10 February 2008

Tornado Steakhouse, Madison, Wis.

Totally in contrast to the Yachtsman (previous post), the Tornado Steakhouse in Madison, Wis., is an example of an excellent, independent restaurant that accommodates business travelers.

In early February, I had my annual sojourn to Madison for a meeting organized by the Wisconsin Federation of Cooperatives on behalf of Land O'Lakes to discuss legislative issues that affect farmers and co-ops in the state. Last year, we went to Delmonico’s, another wonderful, locally-owned steakhouse. While I could have happily gone back, I’m always eager to try new places. So after checking around a little, I picked the Tornado.

As I’ve mentioned in previous posts, I love traveling to Madison. It’s a beautiful little city and it has a great restaurant scene. This year, the city was not very hospitable. Attendance at our meeting the next day was threatened by a looming snowstorm. Though I worried about the storm, it couldn’t spoil the fun of being in Madison.

Tornado describes itself as having a supper club atmosphere. The bar feels old and clubby with lots of wood. When we entered, there was a small group of people laughing and chatting at the bar. Total strangers, they gave us a cordial welcome, the camaraderie of fellow travelers seeking refuge from the storm. The dining room has a feeling almost like a lodge – wood beams, knotty pine paneling (almost like a log cabin) with antiques and western art on the walls.

Because some of my guests live out of town, they requested an early dinner so that they could hit the road before the snow started. So when we sat down, the restaurant was fairly empty. Service was prompt and very friendly. Our server described the evening specials and took our beverage orders.

Though steaks dominate the menu, there is enough variety to satisfy anyone except a vegetarian (no pasta or vegetarian entrées). Our group of five ordered three steaks, one salmon, and one walleye. The steak offerings are varied enough so that you can find whatever size fits your appetite. They all were big enough to be satisfying, but none so big as to be obscene.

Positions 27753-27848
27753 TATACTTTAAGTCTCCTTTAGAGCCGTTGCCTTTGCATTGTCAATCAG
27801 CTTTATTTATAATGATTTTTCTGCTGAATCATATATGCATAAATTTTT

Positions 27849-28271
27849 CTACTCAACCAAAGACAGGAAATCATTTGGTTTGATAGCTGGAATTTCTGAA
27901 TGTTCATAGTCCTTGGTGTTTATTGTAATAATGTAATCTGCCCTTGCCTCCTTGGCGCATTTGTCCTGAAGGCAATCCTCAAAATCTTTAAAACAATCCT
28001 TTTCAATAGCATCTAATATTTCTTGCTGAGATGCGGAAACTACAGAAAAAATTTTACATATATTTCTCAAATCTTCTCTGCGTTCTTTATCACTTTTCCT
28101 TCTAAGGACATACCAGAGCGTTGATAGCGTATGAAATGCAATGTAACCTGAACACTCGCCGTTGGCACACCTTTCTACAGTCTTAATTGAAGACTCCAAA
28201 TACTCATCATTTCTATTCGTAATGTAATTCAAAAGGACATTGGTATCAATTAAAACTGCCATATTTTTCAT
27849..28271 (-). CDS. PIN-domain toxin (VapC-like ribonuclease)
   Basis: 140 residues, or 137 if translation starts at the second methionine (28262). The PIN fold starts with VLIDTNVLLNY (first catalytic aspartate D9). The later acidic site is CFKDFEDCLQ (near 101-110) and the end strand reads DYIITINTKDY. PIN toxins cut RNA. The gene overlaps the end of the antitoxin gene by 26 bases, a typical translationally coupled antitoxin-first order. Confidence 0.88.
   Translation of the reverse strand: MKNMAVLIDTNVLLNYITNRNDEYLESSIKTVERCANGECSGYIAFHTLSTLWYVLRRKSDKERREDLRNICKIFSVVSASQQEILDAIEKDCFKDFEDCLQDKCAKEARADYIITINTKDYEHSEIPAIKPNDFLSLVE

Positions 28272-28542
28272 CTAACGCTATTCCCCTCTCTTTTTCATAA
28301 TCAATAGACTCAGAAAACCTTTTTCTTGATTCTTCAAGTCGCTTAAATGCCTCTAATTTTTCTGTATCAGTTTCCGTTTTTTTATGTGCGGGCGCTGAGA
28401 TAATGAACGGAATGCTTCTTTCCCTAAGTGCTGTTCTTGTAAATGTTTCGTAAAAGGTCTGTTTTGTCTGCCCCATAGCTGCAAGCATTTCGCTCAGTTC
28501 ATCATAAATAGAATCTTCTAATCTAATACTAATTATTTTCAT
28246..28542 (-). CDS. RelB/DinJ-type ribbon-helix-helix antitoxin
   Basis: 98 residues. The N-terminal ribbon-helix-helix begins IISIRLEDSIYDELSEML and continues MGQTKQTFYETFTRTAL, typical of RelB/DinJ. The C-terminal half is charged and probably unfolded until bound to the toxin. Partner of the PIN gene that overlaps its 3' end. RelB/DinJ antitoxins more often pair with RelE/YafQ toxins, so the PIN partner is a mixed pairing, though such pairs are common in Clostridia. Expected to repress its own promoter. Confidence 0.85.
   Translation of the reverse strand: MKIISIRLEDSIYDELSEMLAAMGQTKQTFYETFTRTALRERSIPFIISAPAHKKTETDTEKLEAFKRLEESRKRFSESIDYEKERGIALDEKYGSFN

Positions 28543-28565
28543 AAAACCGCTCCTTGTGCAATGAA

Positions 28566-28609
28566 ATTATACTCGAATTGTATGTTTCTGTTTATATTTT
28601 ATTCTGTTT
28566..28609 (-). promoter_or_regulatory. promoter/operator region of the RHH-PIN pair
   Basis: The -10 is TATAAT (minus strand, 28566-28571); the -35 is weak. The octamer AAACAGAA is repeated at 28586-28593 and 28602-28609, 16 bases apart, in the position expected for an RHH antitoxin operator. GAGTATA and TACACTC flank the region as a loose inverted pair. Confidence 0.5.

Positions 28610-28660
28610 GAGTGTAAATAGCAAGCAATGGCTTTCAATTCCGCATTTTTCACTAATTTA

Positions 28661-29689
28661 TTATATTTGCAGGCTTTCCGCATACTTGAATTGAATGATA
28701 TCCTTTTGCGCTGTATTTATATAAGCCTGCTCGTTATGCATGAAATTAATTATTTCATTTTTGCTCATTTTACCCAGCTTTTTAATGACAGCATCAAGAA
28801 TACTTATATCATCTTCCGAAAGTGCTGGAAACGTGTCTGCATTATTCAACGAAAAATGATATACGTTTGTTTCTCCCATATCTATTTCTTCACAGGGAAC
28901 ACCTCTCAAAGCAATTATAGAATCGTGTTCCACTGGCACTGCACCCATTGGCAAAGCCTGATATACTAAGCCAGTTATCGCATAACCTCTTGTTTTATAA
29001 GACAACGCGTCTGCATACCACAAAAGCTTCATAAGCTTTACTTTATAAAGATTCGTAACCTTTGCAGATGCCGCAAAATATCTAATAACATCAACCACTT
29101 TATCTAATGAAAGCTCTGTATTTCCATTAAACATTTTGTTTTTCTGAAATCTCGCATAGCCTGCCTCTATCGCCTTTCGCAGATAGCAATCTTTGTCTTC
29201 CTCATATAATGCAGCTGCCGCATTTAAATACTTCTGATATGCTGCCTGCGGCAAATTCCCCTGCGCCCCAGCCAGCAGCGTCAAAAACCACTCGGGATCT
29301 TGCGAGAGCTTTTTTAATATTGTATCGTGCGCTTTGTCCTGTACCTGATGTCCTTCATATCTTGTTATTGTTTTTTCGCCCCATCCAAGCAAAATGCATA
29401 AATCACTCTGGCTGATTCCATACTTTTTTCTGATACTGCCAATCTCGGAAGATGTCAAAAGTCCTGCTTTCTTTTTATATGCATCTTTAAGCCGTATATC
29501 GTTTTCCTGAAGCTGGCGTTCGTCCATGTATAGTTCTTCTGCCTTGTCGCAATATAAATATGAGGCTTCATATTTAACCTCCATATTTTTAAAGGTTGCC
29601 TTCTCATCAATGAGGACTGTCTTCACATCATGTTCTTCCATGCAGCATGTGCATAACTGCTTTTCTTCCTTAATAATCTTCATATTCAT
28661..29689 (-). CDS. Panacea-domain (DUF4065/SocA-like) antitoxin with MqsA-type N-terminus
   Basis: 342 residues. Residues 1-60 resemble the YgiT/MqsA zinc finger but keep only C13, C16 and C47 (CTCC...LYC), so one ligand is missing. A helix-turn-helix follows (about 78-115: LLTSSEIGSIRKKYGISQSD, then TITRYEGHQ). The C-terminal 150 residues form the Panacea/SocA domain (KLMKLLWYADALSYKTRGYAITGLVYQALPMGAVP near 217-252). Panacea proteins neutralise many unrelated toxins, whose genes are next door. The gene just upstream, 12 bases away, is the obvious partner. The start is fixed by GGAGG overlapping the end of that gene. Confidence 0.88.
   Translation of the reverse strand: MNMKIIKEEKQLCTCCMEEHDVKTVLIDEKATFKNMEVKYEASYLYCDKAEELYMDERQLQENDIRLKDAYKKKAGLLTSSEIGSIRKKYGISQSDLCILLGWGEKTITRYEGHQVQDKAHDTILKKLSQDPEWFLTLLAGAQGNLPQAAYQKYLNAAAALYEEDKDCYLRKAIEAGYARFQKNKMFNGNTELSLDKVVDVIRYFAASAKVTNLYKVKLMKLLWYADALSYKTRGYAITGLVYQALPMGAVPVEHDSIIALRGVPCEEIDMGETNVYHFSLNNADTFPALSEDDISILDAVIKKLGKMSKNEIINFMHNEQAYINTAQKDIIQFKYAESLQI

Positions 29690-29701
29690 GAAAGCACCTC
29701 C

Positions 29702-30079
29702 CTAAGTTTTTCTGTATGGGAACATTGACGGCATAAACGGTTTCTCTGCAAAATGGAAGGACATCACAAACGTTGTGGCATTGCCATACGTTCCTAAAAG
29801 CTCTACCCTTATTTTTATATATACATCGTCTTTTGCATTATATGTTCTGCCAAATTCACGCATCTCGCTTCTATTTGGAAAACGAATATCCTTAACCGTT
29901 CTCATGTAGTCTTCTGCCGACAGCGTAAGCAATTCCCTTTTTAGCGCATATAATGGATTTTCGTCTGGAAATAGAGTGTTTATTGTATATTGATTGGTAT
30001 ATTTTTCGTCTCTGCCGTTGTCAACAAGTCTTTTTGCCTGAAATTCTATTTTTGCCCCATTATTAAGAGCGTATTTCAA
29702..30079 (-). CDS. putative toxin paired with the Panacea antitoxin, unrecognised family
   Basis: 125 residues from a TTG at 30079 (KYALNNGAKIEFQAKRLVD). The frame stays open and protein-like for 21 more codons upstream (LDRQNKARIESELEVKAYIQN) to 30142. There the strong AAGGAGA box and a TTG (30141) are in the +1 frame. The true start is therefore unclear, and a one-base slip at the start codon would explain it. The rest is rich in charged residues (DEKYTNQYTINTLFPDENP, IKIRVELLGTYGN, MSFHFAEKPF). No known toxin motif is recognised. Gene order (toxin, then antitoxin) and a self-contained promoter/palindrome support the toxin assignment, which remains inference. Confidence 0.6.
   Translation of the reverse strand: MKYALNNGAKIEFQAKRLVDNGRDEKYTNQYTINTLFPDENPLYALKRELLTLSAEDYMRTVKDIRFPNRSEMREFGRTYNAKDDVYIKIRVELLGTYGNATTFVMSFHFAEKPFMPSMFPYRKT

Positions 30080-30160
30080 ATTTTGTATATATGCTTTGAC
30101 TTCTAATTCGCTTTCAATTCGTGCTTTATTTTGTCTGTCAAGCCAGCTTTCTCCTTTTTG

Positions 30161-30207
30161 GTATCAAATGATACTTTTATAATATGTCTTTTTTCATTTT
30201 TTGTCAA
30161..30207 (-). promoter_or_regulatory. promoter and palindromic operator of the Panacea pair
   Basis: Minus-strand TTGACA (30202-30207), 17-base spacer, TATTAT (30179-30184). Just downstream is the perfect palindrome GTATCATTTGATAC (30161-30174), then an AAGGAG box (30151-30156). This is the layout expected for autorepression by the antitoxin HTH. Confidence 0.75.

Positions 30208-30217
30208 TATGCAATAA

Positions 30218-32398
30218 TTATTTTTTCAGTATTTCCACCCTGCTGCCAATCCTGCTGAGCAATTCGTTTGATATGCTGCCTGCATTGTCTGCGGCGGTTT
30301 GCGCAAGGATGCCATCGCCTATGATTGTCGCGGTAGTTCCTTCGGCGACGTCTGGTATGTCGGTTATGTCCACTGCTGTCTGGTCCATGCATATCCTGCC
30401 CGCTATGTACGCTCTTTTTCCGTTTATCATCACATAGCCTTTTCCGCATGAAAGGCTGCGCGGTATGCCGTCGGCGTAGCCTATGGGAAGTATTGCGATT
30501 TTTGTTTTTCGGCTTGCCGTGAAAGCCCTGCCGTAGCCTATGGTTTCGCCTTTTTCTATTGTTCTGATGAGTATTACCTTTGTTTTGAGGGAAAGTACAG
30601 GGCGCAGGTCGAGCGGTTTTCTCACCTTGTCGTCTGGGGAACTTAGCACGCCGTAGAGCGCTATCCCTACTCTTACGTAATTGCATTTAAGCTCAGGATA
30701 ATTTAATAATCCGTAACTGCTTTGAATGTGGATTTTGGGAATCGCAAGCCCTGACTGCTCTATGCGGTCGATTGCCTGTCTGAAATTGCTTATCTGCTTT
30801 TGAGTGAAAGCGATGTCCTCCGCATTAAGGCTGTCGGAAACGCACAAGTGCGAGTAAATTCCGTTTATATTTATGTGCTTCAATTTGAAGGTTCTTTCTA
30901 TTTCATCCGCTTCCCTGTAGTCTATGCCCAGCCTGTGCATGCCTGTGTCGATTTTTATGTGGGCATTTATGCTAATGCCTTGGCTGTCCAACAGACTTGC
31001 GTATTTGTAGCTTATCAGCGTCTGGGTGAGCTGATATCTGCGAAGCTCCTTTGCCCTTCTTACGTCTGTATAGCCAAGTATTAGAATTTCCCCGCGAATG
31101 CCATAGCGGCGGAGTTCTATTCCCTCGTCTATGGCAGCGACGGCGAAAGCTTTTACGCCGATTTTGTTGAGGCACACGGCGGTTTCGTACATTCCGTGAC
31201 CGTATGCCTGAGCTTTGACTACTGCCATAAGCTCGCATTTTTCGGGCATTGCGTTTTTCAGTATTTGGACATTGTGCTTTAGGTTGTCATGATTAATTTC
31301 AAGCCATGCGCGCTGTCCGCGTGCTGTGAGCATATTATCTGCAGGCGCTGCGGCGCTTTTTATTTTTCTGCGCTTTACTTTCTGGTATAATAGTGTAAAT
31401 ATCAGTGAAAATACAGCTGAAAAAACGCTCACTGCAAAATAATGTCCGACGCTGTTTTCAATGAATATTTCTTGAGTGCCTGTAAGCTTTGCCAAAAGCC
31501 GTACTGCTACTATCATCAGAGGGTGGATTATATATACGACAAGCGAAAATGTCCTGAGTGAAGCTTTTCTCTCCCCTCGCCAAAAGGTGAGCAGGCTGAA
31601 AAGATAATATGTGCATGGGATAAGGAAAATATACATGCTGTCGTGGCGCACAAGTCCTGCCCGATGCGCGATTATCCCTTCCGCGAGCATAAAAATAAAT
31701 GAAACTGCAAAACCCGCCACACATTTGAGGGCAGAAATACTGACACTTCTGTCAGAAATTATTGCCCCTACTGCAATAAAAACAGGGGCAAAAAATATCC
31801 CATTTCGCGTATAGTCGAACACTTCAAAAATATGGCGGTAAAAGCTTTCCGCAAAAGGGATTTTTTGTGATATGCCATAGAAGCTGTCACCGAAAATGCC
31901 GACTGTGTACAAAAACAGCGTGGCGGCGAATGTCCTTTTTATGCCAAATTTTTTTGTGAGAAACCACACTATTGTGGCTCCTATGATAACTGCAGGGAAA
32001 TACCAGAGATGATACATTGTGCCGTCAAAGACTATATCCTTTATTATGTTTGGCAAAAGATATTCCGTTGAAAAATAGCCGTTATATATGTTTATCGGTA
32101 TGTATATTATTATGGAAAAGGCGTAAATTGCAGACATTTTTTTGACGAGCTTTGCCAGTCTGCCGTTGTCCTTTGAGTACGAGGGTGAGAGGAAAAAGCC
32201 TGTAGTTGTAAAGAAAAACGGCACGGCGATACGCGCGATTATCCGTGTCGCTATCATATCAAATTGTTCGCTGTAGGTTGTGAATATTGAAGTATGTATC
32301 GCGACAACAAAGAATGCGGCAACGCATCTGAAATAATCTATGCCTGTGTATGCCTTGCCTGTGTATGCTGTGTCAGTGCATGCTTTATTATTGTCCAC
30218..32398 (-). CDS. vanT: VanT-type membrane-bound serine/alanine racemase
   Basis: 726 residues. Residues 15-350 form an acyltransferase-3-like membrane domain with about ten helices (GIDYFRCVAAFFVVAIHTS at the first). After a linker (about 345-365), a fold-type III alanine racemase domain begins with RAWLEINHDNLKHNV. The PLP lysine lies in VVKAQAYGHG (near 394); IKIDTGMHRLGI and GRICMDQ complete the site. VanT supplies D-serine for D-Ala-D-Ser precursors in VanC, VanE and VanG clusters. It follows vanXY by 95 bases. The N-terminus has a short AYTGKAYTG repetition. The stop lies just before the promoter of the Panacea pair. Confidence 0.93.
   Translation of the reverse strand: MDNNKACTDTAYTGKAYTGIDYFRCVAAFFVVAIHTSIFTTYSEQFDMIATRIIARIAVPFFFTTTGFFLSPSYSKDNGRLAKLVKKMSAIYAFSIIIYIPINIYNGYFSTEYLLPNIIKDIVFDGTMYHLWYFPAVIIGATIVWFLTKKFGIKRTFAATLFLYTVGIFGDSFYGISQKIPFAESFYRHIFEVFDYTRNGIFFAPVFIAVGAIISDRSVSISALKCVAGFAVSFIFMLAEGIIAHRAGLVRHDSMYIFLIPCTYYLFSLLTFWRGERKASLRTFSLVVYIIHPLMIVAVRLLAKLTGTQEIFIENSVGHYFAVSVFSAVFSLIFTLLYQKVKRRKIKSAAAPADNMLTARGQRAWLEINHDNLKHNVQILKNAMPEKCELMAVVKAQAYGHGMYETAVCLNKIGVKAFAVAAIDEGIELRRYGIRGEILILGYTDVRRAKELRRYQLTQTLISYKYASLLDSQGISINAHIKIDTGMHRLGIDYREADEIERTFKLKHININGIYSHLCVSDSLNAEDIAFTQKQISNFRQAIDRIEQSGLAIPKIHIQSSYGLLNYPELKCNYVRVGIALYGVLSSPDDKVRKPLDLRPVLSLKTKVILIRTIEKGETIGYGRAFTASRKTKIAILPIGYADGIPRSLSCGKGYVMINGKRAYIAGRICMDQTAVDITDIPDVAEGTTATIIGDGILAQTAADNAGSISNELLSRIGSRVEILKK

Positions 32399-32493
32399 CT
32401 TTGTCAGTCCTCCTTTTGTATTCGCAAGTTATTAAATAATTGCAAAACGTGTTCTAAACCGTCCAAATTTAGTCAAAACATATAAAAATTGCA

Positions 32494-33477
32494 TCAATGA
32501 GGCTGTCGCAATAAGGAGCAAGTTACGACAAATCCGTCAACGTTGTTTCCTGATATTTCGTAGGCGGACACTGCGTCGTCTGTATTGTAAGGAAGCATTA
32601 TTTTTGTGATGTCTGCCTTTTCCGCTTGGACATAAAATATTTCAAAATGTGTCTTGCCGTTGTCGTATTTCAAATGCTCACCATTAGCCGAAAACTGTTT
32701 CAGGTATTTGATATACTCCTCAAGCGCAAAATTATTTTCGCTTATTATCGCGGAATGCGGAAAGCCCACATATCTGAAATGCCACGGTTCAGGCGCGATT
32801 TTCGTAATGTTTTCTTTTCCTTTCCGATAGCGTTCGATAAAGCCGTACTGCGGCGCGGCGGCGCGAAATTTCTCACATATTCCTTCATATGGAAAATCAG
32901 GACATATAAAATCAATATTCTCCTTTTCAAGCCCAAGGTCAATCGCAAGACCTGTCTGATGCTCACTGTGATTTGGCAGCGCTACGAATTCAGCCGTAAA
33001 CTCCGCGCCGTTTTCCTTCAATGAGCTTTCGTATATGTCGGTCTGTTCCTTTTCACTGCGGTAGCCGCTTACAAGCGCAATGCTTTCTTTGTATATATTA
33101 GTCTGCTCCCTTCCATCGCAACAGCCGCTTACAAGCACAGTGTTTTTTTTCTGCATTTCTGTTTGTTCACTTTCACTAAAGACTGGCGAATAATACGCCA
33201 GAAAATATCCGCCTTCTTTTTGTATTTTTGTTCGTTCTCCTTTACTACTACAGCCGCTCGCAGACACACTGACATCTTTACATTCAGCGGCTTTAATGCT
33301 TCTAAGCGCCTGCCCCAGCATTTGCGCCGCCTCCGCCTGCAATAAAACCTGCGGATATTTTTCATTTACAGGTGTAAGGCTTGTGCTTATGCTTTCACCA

I ordered the evening special, which was a grass-fed tenderloin. (When I ordered it, I joked with the server: “Grass-fed, that means tough, right?” I think she knew I was joking, but she assured me that it would not be tough.) I almost changed my mind when she said it came with a sauce. But when I asked if it could be served on the side, she accommodated my request. I’m glad I ordered it. It was very tasty. The sauce also was good, but I liked being able to decide how much or whether to have any sauce with the meat.

My guests who had the other two steaks liked theirs as well, as did the fish eaters. I didn’t taste either of the fish. The salmon looked better than the walleye. It was a thicker piece. The walleye looked like it might have been overcooked. I would not hesitate to recommend the Tornado Steakhouse to anyone traveling to Madison.

Our meeting the next day was very successful. The storm held off until about 4 p.m. We had a good group dinner at the Madison Club. One of the guests who was a member at the club gave us a tour and hosted us for a drink in the clubroom after dinner. We watched the Super Tuesday returns while the wind and snow began to build outside. I left Madison at 8:30 the next morning. It took me an hour to go 30 miles on extremely treacherous roads. But by the time I was 30 miles north of the city, I was out of the storm and had a smooth drive home. Madison had a record snowfall by the end of the day.

No comments: